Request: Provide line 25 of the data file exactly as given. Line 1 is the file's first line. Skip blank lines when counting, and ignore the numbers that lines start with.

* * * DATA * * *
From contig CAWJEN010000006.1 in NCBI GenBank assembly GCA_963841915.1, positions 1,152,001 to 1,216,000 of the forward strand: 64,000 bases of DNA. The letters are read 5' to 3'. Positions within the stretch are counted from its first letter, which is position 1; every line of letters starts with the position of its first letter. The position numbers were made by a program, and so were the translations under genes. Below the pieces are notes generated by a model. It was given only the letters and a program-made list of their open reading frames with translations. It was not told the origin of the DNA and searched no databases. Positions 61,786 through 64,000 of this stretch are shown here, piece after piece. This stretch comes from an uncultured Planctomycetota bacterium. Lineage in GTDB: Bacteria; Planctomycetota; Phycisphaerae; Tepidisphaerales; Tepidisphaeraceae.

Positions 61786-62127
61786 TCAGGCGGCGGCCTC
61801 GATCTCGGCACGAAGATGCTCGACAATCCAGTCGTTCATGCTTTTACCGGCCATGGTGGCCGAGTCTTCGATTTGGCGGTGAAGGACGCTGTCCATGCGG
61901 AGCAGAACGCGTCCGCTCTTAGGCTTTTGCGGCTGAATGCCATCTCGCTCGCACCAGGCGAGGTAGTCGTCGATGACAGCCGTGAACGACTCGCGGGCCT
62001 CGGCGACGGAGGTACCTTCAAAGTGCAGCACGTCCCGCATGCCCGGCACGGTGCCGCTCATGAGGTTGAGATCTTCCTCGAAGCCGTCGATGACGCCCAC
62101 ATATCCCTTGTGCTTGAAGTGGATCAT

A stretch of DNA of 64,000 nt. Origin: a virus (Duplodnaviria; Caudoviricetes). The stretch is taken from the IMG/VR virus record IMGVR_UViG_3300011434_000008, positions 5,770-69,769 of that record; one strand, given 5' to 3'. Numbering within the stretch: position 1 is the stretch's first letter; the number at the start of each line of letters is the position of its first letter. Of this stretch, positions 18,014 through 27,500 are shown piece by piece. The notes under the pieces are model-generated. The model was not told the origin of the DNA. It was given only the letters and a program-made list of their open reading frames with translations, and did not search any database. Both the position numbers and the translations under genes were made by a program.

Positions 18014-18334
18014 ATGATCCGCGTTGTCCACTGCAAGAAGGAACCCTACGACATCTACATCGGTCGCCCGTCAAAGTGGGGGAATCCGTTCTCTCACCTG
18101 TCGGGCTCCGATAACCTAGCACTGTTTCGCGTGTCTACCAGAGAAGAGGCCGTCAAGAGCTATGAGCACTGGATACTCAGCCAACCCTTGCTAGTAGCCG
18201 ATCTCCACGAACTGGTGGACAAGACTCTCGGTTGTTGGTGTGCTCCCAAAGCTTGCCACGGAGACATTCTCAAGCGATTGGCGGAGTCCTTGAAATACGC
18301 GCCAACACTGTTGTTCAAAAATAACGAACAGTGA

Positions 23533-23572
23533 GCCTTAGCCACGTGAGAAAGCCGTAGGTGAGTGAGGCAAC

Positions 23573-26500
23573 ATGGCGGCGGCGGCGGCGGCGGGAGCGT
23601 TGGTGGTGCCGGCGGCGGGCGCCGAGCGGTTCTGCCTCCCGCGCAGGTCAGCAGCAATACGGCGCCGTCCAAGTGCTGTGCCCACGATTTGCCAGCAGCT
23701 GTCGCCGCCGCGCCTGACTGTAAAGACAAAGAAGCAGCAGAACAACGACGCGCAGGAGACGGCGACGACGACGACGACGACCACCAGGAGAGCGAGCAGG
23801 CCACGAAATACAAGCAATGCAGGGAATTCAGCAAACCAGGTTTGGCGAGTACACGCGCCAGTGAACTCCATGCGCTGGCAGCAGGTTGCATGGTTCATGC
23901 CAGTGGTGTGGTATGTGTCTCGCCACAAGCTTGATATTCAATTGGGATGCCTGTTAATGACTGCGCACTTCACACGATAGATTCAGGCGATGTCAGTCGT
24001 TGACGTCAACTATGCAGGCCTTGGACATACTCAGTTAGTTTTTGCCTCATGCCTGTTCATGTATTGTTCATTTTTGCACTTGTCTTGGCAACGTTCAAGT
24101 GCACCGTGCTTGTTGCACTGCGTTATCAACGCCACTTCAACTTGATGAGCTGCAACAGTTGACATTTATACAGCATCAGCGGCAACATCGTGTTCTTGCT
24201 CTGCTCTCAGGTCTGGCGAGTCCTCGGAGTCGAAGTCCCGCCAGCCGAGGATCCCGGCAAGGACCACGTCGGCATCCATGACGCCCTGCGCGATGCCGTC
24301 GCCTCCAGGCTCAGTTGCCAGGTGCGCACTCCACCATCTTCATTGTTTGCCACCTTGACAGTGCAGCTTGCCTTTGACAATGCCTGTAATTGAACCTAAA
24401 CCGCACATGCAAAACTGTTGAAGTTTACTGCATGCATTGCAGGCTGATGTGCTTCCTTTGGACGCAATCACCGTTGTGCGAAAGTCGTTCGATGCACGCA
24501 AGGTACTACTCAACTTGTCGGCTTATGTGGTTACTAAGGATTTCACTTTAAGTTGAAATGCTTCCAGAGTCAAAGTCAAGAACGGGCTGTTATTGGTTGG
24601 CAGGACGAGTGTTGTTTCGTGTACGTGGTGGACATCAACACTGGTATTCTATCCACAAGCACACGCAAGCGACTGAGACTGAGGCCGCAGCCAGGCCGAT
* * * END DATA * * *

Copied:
24301 GCCTCCAGGCTCAGTTGCCAGGTGCGCACTCCACCATCTTCATTGTTTGCCACCTTGACAGTGCAGCTTGCCTTTGACAATGCCTGTAATTGAACCTAAA